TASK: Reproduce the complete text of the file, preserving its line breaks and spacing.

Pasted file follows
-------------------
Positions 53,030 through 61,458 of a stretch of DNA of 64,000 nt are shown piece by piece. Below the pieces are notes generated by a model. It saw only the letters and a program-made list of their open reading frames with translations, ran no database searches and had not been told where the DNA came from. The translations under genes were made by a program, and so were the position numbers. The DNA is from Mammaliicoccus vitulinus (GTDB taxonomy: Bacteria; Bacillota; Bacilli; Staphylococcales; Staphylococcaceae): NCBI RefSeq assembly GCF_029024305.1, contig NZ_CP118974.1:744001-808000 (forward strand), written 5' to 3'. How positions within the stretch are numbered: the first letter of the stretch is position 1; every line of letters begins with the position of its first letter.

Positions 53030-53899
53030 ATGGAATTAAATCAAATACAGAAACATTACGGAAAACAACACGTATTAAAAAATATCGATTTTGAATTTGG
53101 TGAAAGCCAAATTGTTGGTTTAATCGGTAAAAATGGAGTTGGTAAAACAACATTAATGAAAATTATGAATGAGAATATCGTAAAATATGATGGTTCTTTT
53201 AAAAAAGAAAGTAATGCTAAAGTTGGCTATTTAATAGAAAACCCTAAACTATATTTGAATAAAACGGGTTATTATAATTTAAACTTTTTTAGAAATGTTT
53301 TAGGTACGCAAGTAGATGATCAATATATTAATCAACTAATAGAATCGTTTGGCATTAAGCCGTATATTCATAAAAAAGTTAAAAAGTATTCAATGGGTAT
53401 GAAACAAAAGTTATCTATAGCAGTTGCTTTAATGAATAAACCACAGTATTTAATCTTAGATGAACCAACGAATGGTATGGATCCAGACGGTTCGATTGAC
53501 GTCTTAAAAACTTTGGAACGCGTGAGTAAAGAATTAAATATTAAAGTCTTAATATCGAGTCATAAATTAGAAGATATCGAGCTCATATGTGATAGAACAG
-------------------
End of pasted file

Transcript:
Positions 53,030 through 61,458 of a stretch of DNA of 64,000 nt are shown piece by piece. Below the pieces are notes generated by a model. It saw only the letters and a program-made list of their open reading frames with translations, ran no database searches and had not been told where the DNA came from. The translations under genes were made by a program, and so were the position numbers. The DNA is from Mammaliicoccus vitulinus (GTDB taxonomy: Bacteria; Bacillota; Bacilli; Staphylococcales; Staphylococcaceae): NCBI RefSeq assembly GCF_029024305.1, contig NZ_CP118974.1:744001-808000 (forward strand), written 5' to 3'. How positions within the stretch are numbered: the first letter of the stretch is position 1; every line of letters begins with the position of its first letter.

Positions 53030-53899
53030 ATGGAATTAAATCAAATACAGAAACATTACGGAAAACAACACGTATTAAAAAATATCGATTTTGAATTTGG
53101 TGAAAGCCAAATTGTTGGTTTAATCGGTAAAAATGGAGTTGGTAAAACAACATTAATGAAAATTATGAATGAGAATATCGTAAAATATGATGGTTCTTTT
53201 AAAAAAGAAAGTAATGCTAAAGTTGGCTATTTAATAGAAAACCCTAAACTATATTTGAATAAAACGGGTTATTATAATTTAAACTTTTTTAGAAATGTTT
53301 TAGGTACGCAAGTAGATGATCAATATATTAATCAACTAATAGAATCGTTTGGCATTAAGCCGTATATTCATAAAAAAGTTAAAAAGTATTCAATGGGTAT
53401 GAAACAAAAGTTATCTATAGCAGTTGCTTTAATGAATAAACCACAGTATTTAATCTTAGATGAACCAACGAATGGTATGGATCCAGACGGTTCGATTGAC
53501 GTCTTAAAAACTTTGGAACGCGTGAGTAAAGAATTAAATATTAAAGTCTTAATATCGAGTCATAAATTAGAAGATATCGAGCTCATATGTGATAGAACAG